As was reported in the Digital Journal
, the Japanese government has released their policy advisory stating that they will be abandoning nuclear energy. The advisory will become part of their new national long term energy policy.
Private businesses have already committed to going green
. Kyocera, Tokio Marine Assets, SoftBank and other major corporations have already made major solar energy commitments. Clearly this is nothing but good news for the green energy industry.
But the Japanese policy change has worldwide implications. The technology, the business and the politics of the nuclear energy industry is far reaching and officials from the U.S., Great Britain and France have been literally flying across the globe meeting with heads of state this week. Japan, U.S., Great Britain and France generate 50% of the world’s nuclear energy.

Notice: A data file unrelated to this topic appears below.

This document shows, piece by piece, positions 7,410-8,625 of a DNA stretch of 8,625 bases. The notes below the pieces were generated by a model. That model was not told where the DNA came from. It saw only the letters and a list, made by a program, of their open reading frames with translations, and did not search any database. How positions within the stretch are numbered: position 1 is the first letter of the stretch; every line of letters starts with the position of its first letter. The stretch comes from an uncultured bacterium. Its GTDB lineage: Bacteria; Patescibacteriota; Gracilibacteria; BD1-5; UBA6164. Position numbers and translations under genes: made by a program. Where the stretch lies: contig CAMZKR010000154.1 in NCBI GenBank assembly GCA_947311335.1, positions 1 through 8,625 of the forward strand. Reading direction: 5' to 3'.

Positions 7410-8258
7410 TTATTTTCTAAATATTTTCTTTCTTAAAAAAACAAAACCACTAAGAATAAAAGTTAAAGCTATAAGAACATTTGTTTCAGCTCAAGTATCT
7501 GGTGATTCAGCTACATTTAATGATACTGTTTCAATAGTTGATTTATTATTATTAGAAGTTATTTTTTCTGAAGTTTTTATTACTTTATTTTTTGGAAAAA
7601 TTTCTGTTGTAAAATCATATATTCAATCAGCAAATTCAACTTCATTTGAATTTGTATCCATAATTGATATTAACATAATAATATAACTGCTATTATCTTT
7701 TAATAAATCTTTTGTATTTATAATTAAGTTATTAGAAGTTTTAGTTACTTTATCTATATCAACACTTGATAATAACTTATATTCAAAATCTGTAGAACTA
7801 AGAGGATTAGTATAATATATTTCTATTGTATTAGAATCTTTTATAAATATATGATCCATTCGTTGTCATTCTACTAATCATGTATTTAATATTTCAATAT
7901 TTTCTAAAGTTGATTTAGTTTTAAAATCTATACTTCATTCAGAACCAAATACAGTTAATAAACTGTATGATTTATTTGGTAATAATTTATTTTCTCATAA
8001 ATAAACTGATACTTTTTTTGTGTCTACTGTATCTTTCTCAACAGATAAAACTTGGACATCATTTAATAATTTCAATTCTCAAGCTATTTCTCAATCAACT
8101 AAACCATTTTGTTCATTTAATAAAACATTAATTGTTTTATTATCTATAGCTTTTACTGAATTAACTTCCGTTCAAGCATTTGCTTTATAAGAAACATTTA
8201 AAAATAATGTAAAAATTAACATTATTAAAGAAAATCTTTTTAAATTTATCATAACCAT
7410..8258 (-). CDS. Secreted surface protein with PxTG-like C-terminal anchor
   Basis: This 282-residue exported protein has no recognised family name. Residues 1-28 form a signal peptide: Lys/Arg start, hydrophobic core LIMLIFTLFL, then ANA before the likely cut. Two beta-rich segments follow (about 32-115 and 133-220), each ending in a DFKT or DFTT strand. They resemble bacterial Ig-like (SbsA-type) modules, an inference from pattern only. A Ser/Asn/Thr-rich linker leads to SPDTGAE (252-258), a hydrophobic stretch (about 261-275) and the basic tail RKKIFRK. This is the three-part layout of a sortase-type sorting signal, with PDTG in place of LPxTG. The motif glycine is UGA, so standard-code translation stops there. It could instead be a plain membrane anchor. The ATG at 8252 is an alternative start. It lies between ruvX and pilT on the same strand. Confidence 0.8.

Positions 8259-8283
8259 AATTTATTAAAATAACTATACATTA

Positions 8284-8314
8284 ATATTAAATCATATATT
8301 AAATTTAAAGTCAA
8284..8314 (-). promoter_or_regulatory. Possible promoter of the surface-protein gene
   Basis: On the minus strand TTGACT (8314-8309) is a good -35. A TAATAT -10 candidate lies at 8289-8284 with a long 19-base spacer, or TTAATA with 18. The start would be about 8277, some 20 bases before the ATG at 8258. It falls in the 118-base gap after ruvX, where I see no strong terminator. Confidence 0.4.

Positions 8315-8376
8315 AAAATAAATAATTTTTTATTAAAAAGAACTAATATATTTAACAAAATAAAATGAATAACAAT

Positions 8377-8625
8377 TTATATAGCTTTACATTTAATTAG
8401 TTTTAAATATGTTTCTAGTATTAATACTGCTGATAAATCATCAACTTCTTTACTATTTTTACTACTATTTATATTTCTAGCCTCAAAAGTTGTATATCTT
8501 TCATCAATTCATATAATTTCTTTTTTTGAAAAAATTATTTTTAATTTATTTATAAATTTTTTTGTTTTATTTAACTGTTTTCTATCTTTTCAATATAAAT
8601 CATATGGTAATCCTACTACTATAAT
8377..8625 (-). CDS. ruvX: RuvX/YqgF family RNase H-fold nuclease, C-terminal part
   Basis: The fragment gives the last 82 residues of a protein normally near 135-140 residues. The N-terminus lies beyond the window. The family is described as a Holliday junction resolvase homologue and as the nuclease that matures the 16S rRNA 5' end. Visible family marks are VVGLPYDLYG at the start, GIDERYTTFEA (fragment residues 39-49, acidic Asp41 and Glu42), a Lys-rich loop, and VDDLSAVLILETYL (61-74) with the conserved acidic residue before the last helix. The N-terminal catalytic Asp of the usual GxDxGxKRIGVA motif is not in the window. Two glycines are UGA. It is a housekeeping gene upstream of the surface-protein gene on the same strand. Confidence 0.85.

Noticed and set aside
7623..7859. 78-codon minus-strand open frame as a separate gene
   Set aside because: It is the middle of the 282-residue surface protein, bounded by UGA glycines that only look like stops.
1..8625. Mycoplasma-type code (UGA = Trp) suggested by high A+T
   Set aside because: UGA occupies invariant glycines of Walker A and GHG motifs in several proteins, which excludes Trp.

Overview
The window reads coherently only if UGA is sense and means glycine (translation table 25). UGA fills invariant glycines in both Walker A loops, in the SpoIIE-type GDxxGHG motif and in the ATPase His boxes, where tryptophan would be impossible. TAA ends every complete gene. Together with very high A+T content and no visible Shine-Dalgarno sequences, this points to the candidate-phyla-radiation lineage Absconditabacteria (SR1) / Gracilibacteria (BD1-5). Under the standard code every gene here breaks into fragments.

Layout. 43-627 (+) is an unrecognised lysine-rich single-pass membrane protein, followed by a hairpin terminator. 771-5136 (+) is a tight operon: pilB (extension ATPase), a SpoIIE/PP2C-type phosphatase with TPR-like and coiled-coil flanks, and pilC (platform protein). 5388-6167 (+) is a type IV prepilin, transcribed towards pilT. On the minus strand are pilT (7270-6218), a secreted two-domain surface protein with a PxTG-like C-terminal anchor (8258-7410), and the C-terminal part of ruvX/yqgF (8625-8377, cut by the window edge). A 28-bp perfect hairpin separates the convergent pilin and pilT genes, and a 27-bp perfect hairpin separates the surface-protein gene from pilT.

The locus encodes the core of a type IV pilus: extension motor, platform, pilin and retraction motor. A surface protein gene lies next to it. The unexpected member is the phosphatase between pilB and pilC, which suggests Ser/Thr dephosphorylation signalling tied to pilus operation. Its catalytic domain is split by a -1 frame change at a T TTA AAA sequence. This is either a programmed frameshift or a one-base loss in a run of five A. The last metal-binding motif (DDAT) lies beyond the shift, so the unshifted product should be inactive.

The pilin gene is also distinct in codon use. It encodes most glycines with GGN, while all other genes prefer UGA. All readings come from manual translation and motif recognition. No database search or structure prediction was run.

The nuclear fuel cycle policy in Japan includes a reprocessing contract with France and Great Britain. Plutonium is extracted and processed into mixed oxide fuel for use by Japanese utility companies. The waste is stored in facilities in Aomori Prefecture. As of this week Aomori has stopped accepting any more radioactive waste products. Japan is also a major importer radioactive waste.
This new policy can leave Great Britain and France storing radioactive waste with no buyer. The British Ambassador to Japan, David Warren
has already made a visit to Chief Cabinet Secretary Osamu Fujimura imploring him to honor the agreement to pick up waste. The French are sure to follow suit. The financial implication of losing a large scale business sector for Europe couldn’t come at a worse time as the countries are already struggling through tough financial times.
As governments across the globe try to mitigate risk, China is standing by watching and waiting. China stands to emerge as the leading nuclear power in the world. The Chinese have shown tremendous growth and their imported fuel consumption hasn’t gone unnoticed. They are building nuclear power plants across the country as fast as they can. We can only hope that safety is their number one priority.